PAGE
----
Patrick said...

sorry, his four year ops average was .916, and only 10 players have a higher ops than that in 2010.

the gm kind of at work said...

Comparing it specifically to 2010 is probably not fair due to the "year of the pitcher" nonsense. But I understand your point.

The Giambi idea I cited (obviously without looking at the stats) was the idea of when the guy was benched after his grand jury testimony where he didn't lie and therefore didn't get indicted. He was benched and they were thinking about straight-up releasing him or sending him to the minors. Quite a change when you give up all that In-N-Out Burger.

But the bottom line is, Giambi wasn't permanently benched. He wasn't sent to Scranton. He wasn't released. And that's largely because they were on the hook for eighty-two million dollars when 2004 was going on. Same goes for Jeter, Arod, Borasbot, and CC if things go wrong: They're still owed a lot of money.

Plus, way to go Theo Epstein on me with the OPS stuff. You weren't vacationing all winter, so you should know that more often than note, even the perfect stat of OPS can be misleading. Was this stuff because he was a baseball player who was good at a lot of stuff? No. It's because about 35% of his 110 annual hits were home runs and because he walked a bunch. That's like saying JD Drew's second-highest OPS of all AL outfielders last year is justification that he's a terrific baseball player.

Anonymous said...


I always thought Giambi was dead weight at the end of his career and I specifically remember PF nearly doing back-flips before the 2005 season because there were rumors that the Yankees were going to attempt to void the rest of his contract because of his ailments (remember, his 2004 was atrocious) and their alleged connection to the steroids he used. That said, as much as we've cautioned against putting all your stock in one statistic, OPS is a pretty good stat. More importantly, JD Drew is an outlier and you can't dismiss OPS simply because JD Drew excels in that area even though he's likely a mediocre player. But even beyond that, I always remember Giambi being clutch. At least against the Red Sox anyway. No, I have no stats to back that up, but unlike JD Drew, who appears to pad his stats in low leverage situations, Giambi always seemed to get hits in big spots (Game 7 of the 2003 ALCS being no exception).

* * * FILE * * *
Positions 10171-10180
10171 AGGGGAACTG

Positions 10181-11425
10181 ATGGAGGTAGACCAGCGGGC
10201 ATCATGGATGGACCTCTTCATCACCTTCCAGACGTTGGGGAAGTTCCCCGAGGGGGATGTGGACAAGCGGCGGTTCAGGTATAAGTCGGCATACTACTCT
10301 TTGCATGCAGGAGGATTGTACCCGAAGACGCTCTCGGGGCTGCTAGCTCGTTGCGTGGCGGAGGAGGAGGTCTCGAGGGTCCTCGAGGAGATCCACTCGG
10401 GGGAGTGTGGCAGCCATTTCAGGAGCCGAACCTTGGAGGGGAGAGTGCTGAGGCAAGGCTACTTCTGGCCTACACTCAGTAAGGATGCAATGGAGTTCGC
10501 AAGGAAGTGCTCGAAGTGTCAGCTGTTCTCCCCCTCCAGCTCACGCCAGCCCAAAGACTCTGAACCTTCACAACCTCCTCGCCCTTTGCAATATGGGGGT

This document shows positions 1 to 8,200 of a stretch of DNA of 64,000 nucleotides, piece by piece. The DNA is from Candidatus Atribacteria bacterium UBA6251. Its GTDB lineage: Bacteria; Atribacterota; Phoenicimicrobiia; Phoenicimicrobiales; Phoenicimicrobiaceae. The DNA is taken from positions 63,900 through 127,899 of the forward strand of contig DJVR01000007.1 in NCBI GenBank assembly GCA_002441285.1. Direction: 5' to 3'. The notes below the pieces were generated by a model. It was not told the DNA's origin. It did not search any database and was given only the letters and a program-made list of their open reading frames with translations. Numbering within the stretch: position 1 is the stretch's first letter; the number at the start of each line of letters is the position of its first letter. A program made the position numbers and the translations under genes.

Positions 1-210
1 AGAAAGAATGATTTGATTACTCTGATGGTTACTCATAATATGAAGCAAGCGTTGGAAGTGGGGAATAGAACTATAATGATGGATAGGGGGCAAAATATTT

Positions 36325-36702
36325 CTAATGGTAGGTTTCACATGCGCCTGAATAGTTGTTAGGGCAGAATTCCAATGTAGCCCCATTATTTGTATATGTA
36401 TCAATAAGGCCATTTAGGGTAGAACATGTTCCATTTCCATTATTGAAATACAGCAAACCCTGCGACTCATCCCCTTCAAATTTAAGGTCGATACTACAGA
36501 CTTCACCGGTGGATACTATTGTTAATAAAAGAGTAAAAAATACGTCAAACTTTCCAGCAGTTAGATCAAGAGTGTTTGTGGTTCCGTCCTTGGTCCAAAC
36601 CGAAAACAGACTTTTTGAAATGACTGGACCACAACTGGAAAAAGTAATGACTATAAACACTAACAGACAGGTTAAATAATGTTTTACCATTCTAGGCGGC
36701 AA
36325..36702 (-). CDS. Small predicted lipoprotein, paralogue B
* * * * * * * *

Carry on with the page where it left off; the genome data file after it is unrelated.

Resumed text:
--the Gunn

Anonymous said...


I couldn't not comment when you write this type of post.

Obviously, I think that any investment you make is paid off in full when you win a World Series. That said, you make an interesting distinction between "worth it" and "justification." Nobody would argue that the Yankees were not justified in signing those three players in 2008/09. Sabathia and Teixeira were the two best free agents on the market and Burnett was a top-10 guy in a great crop.

Whether those signings are worth it or not will depend on 1) who you ask and 2) what the future holds. As I mentioned before, if the Yankees win another World Series or multiple championships in the coming five years, there's no question anymore. But what if they don't? What if all the potential negatives that DV proposes pop up?

My take is this: Even if all those bad things happen, the Yankees can eat salary and put other players out there and get creative with their DH position, LF, and the pitching rotation. That's what having New York's resources will allow you to do. I just don't see another 3rd place finish any time soon.

BUT--if they end up not making the playoffs in the next few years that's where the debate really crops up--some fans will take the point of view that anything after 2009 is playing with house money. Others will not be so kind. In Oakland or Seattle or Houston I doubt you see any backlash, but New York is accustomed to winning every year. It will, as always, be interesting to see how it all plays out.

--the Gunn